B-199074.OM, FEB 23, 1981

B-199074.OM: Feb 23, 1981

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JUDITH CZARSTY: THIS IS IN RESPONSE TO YOUR REQUEST FOR AN OPINION ON WHETHER A CLAIM BY MS. WAS DRIVING DOWN THE RAMP INTO THE UNDERGROUND PARKING LOT ON THE H STREET SIDE OF THE GAO BUILDING WHEN HER CAR STARTED SKIDDING TOWARD THE CONCRETE EMBANKMENT ON THE RIGHT SIDE OF THE RAMP. THE RESPONSIBILITY FOR SNOW REMOVAL AT THE GAO BUILDING WAS THAT OF A CONTRACTOR. CONTRACTORS ARE SPECIFICALLY EXCLUDED FROM THE DEFINITION OF "AGENCY" IN THE FEDERAL TORT CLAIMS ACT (28 U.S.C. CLARK'S EFFORTS TO OBTAIN COMPENSATION FROM THE SNOW REMOVAL CONTRACTOR HAVE BEEN FRUITLESS. THE PRESENT CLAIM IS MADE TO GAO UNDER THE PROVISIONS OF THE MILITARY PERSONNEL AND CIVILIAN EMPLOYEES' CLAIMS ACT OF 1964. SEC. 241 ARE CURRENTLY FOUND IN GAO ORDER NO. 0267.1 (AUGUST 26.

B-199074.OM, FEB 23, 1981

SUBJECT: CLAIM OF JOSEPHINE CLARK FOR REIMBURSEMENT FOR DAMAGE TO PERSONAL PROPERTY - B-199074-O.M.

ACTING CHIEF, ADMINISTRATIVE FINANCE SECTION, OBFM - MS. JUDITH CZARSTY:

THIS IS IN RESPONSE TO YOUR REQUEST FOR AN OPINION ON WHETHER A CLAIM BY MS. JOSEPHINE CLARK, A FORMER GENERAL ACCOUNTING OFFICE (GAO) EMPLOYEE, FOR REIMBURSEMENT FOR DAMAGE TO HER AUTOMOBILE INCURRED WHEN SHE SKIDDED ON A RAMP ENTERING THE UNDERGROUND PARKING LOT OF THE GAO BUILDING DURING A HEAVY SNOW STORM, MAY BE ALLOWED UNDER THE MILITARY PERSONNEL AND CIVILIAN EMPLOYEES' CLAIMS ACT OF 1964, 31 U.S.C. SECS. 240-243 (1976). FOR THE REASONS THAT FOLLOW, WE CONCLUDE THAT IT MAY NOT.

ACCORDING TO THE RECORD, ON FEBRUARY 7, 1979, AT APPROXIMATELY 6:30 A.M., MS. CLARK, THEN EMPLOYED AT GAO, WAS DRIVING DOWN THE RAMP INTO THE UNDERGROUND PARKING LOT ON THE H STREET SIDE OF THE GAO BUILDING WHEN HER CAR STARTED SKIDDING TOWARD THE CONCRETE EMBANKMENT ON THE RIGHT SIDE OF THE RAMP. IN ORDER TO AVOID HITTING THE SIDE, MS. CLARK CUT THE WHEELS OF HER CAR TO THE LEFT AND THE CAR SLID INTO A LARGE TRUCK PARKED ON THE LEFT SIDE, CAUSING DAMAGE TO MS. CLARK'S CAR IN THE AMOUNT OF $568.83. MS. CLARK STATED THAT, EVEN THOUGH IT HAD BEEN SNOWING HEAVILY MOST OF THE NIGHT, THE RAMP HAD NOT BEEN CLEARED OF SNOW AND ICE BY THE CONTRACTOR THE GENERAL SERVICES ADMINISTRATION (GSA) HAD HIRED FOR SNOW REMOVAL. ACCORDING TO MS. CLARK, RIGHT AFTER THE ACCIDENT, THE GSA CONTRACTOR'S EMPLOYEES STARTED CLEANING OFF THE RAMP.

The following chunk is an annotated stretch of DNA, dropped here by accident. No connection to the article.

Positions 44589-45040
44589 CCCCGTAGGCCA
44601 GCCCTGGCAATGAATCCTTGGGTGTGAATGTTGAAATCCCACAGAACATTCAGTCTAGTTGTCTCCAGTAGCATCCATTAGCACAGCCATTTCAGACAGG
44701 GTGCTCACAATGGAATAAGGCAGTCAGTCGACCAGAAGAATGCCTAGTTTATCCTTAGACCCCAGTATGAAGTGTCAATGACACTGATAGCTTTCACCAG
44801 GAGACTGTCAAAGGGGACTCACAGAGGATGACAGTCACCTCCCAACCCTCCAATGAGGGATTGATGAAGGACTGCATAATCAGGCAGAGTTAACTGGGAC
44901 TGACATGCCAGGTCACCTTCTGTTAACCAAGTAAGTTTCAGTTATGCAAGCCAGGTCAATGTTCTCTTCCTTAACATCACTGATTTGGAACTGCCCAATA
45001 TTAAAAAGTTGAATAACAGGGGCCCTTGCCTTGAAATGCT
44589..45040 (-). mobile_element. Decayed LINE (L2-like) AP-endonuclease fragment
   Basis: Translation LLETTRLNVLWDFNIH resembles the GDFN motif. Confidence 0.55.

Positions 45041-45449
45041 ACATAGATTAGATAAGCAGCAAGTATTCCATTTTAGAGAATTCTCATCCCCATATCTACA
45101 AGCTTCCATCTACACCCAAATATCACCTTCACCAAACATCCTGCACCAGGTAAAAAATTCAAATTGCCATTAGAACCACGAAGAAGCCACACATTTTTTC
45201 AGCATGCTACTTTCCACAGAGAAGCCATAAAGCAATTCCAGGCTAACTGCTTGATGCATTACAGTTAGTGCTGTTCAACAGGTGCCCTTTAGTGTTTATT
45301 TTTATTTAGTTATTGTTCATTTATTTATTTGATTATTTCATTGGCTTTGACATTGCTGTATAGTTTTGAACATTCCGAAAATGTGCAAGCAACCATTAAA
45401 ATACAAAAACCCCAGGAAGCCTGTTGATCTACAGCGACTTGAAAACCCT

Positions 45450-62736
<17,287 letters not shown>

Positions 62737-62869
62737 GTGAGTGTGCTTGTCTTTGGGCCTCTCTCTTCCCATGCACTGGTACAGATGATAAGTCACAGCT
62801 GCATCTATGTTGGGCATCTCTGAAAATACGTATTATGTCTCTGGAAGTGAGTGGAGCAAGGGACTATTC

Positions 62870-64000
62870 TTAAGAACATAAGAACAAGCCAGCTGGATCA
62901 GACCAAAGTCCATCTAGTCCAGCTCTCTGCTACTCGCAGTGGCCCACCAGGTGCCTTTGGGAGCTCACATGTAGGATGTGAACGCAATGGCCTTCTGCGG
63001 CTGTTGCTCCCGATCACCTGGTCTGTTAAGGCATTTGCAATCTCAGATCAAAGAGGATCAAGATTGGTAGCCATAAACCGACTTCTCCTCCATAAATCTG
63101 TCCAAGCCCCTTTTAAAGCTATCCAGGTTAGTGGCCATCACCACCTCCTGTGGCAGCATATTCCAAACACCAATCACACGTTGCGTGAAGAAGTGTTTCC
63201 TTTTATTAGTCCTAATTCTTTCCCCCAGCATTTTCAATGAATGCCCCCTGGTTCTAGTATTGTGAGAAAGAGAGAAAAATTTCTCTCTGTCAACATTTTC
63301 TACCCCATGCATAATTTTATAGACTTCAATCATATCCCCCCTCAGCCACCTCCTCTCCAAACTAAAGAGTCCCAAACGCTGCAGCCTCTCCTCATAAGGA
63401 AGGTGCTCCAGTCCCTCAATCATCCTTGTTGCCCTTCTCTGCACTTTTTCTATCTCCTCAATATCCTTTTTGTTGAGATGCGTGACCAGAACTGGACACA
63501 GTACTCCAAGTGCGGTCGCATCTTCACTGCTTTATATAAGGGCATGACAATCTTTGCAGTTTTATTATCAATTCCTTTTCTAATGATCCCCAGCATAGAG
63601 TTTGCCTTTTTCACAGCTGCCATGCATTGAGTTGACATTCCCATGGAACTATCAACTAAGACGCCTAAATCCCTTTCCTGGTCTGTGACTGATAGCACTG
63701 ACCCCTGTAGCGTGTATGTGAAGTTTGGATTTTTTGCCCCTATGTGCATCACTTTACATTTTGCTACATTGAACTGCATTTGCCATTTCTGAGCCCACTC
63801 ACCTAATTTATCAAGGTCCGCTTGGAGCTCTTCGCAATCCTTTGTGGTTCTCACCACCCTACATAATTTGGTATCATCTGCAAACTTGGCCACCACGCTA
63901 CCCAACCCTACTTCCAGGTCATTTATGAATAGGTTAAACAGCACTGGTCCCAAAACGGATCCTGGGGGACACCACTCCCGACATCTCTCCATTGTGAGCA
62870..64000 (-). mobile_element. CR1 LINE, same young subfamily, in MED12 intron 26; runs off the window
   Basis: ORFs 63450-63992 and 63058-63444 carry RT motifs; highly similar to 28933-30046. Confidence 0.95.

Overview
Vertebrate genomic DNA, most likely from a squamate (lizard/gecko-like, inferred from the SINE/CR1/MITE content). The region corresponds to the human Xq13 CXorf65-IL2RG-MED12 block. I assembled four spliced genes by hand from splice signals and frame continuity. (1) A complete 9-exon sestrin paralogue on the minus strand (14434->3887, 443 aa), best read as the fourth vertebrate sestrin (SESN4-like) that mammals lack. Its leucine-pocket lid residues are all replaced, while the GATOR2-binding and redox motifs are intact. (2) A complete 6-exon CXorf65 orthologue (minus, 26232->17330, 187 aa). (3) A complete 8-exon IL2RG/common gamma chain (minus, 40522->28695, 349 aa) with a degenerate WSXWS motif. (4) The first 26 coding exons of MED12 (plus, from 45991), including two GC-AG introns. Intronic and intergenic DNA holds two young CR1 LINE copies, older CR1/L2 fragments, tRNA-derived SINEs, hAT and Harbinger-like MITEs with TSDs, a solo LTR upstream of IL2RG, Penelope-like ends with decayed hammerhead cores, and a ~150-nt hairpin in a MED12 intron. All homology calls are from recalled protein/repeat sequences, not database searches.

MS. CLARK FILED A CLAIM AGAINST GSA UNDER THE FEDERAL TORT CLAIMS ACT, 28 U.S.C. SEC. 2672. HOWEVER, THE RESPONSIBILITY FOR SNOW REMOVAL AT THE GAO BUILDING WAS THAT OF A CONTRACTOR, A-Z MAINTENANCE, INC. CONTRACTORS ARE SPECIFICALLY EXCLUDED FROM THE DEFINITION OF "AGENCY" IN THE FEDERAL TORT CLAIMS ACT (28 U.S.C. SEC. 2671) AND THE ACT HAS THEREFORE BEEN VIEWED AS NOT APPLICABLE TO TORTS BY INDEPENDENT CONTRACTORS. SEE LESTER S. JAYSON, HANDLING FEDERAL TORT CLAIMS: ADMINISTRATIVE AND JUDICIAL REMEDIES, SEC. 202.07. AS A RESULT, GSA DENIED THE CLAIM. MS. CLARK'S EFFORTS TO OBTAIN COMPENSATION FROM THE SNOW REMOVAL CONTRACTOR HAVE BEEN FRUITLESS.

THE PRESENT CLAIM IS MADE TO GAO UNDER THE PROVISIONS OF THE MILITARY PERSONNEL AND CIVILIAN EMPLOYEES' CLAIMS ACT OF 1964, 31 U.S.C. SEC. 241(B)(1), WHICH AUTHORIZES THE HEAD OF A NON-MILITARY AGENCY OR HIS DESIGNEE, UNDER SUCH REGULATIONS AS THE AGENCY HEAD MAY PRESCRIBE, TO SETTLE AND PAY CLAIMS BY AN EMPLOYEE OF THE AGENCY FOR DAMAGE TO, OR LOSS OF PERSONAL PROPERTY INCIDENT TO THE EMPLOYEE'S SERVICE.

GAO'S REGULATIONS IMPLEMENTING 31 U.S.C. SEC. 241 ARE CURRENTLY FOUND IN GAO ORDER NO. 0267.1 (AUGUST 26, 1980). AT THE TIME OF MS. CLARK'S ACCIDENT AND CLAIM, THE REGULATIONS WERE CONTAINED IN COMPTROLLER GENERAL'S ORDER (CGO) NO. 1.39, SUPERSEDED BY GAO ORDER 0267.1. GAO ORDER 0267.1, CHAPTER 2, PARA. 5.E STATES "TRAVEL BETWEEN QUARTERS AND PLACE OF DUTY AND PARKING INCIDENT THERETO DOES NOT CONSTITUTE USE IN THE PERFORMANCE OF DUTY UNDER THIS ORDER." CGO 1.39 DID NOT CONTAIN THIS LANGUAGE. HOWEVER, FOR PURPOSES OF THIS CASE, IT IS IMMATERIAL WHICH VERSION OF THE REGULATIONS WE APPLY SINCE, IN OUR OPINION, THE QUOTED LANGUAGE STATES THE PRINCIPLE THAT WOULD BE APPLICABLE EVEN IF NOT EXPRESSLY STATED IN THE REGULATIONS.